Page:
NASA engaged the public with 56 public prize competitions and challenges and 14 citizen science and crowdsourcing activities over fiscal years 2019 and 2020. NASA awarded $2.2 million in prize money, and members of the public submitted over 11,000 solutions during that period.

“NASA’s accomplishments have hardly been NASA’s alone. Tens of thousands more individuals from academic institutions, private companies, and other space agencies also contribute to these solutions. Open innovation expands the NASA community and broadens the agency’s capacity for innovation and discovery even further,” said Amy Kaminski, Prizes, Challenges, and Crowdsourcing program executive at NASA Headquarters in Washington. “We harness the perspectives, expertise, and enthusiasm of ‘the crowd’ to gain diverse solutions, speed up projects, and reduce costs.”

This edition of the publication highlights:

  • How NASA used open innovation tools to accelerate the pace of problem-solving during the COVID-19 pandemic, enabling a sprint of creativity to create valuable solutions in support of this global crisis
  • How NASA invited everyone to embrace the Moon as a technological testing ground through public prize competitions and challenges, sparking development that could help prolong human stays on the Moon and lay the foundation for human exploration to Mars and beyond  
  • How citizen scientists gather, sort, and upload data, resulting in fruitful partnerships between the public and NASA scientists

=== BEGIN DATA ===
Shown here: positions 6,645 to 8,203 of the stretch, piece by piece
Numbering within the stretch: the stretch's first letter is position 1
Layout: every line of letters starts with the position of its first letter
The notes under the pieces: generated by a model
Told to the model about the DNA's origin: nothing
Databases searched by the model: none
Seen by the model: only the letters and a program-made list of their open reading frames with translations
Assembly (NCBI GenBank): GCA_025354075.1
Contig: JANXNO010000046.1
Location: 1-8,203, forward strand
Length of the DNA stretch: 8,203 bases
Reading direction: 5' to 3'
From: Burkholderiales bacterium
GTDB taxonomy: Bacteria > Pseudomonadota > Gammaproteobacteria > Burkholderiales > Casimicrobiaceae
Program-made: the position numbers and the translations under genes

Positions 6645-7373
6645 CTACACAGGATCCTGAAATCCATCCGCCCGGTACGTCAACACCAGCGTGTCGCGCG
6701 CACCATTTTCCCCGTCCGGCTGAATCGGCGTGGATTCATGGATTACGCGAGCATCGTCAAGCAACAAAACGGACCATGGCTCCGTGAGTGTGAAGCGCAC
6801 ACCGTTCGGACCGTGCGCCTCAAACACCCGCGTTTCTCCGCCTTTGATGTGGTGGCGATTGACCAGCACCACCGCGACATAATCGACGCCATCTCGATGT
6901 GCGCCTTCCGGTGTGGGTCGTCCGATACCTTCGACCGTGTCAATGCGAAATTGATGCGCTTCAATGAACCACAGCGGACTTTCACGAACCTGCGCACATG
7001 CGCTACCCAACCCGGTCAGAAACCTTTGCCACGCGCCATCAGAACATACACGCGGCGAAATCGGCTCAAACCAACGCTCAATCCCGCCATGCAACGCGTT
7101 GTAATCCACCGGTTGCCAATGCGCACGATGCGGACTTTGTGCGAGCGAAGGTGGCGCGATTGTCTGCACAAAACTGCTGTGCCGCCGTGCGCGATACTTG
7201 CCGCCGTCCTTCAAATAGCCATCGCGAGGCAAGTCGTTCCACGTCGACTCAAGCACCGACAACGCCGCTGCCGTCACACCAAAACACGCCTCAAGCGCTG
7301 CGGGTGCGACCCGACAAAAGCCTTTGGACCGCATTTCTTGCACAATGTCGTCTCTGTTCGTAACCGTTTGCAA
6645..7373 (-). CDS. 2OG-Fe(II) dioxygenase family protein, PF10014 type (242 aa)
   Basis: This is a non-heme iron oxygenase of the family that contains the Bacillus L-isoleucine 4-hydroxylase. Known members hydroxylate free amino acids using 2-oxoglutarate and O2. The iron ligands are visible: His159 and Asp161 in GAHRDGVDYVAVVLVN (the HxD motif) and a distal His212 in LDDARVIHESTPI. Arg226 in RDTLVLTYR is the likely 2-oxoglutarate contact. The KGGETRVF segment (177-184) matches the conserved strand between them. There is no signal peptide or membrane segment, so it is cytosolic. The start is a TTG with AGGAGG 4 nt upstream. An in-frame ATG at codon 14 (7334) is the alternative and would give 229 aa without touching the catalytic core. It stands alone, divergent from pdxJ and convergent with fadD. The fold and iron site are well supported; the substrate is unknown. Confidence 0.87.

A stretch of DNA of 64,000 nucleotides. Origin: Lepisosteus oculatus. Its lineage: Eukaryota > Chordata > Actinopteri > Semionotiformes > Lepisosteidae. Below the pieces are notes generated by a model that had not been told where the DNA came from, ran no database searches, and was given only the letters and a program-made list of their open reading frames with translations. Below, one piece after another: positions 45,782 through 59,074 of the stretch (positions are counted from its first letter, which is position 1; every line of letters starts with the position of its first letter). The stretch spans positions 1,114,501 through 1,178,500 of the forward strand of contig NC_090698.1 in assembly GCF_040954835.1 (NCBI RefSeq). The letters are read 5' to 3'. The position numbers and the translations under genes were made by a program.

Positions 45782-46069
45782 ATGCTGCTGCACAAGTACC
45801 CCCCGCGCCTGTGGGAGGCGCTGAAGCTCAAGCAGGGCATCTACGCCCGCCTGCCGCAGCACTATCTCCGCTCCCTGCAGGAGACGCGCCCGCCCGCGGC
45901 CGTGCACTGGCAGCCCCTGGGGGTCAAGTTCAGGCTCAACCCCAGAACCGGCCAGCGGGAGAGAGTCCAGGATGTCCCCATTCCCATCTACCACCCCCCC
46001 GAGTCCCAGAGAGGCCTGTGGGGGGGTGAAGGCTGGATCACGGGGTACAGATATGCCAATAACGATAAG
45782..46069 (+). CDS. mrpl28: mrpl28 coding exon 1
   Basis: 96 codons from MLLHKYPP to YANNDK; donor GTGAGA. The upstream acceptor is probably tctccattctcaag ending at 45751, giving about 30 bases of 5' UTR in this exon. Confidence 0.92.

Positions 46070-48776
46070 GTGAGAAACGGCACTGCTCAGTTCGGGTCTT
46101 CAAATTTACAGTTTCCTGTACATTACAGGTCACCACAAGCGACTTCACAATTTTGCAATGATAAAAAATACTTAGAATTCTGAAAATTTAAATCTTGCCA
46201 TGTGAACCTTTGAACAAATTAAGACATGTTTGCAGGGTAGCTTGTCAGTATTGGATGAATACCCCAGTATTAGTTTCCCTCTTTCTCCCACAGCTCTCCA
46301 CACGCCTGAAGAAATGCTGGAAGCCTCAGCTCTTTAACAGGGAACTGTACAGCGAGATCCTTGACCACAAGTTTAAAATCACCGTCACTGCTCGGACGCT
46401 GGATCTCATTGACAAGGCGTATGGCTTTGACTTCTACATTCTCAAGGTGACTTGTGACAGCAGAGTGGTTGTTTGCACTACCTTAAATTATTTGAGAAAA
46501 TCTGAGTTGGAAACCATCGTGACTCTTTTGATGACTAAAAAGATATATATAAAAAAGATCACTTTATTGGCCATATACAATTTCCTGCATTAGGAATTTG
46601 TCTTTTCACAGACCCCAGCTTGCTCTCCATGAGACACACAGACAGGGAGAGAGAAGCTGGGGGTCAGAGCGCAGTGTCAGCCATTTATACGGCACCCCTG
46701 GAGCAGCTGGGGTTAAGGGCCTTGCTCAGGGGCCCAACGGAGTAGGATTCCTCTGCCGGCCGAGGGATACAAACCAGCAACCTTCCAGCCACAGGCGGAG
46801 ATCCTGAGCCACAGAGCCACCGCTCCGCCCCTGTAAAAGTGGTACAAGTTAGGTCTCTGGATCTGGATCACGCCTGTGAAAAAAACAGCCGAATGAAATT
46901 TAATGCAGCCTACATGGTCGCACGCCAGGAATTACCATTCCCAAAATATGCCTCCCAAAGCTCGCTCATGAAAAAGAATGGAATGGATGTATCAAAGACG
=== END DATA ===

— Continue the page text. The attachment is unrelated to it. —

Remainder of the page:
• How NASA’s student-focused challenges have changed lives and positively impacted underserved communities…(More)”.

The West already monopolized scientific publishing. Covid made it worse.

Samanth Subramanian at Quartz: “For nearly a decade, Jorge Contreras has been railing against the broken system of scientific publishing. Academic journals are dominated by the Western scientists, who not only fill their pages but also work for institutions that can afford the hefty subscription fees to these journals. “These issues have been brewing for decades,” said Contreras, a professor at the University of Utah’s College of Law who specializes in intellectual property in the sciences. “The covid crisis has certainly exacerbated things, though.”

The coronavirus pandemic triggered a torrent of academic papers. By August 2021, at least 210,000 new papers on covid-19 had been published, according to a Royal Society study. Of the 720,000-odd authors of these papers, nearly 270,000 were from the US, the UK, Italy or Spain.

These papers carry research forward, of course—but they also advance their authors’ careers, and earn them grants and patents. But many of these papers are often based on data gathered in the global south, by scientists who perhaps don’t have the resources to expand on their research and publish. Such scientists aren’t always credited in the papers their data give rise to; to make things worse, the papers appear in journals that are out of the financial reach of these scientists and their institutes.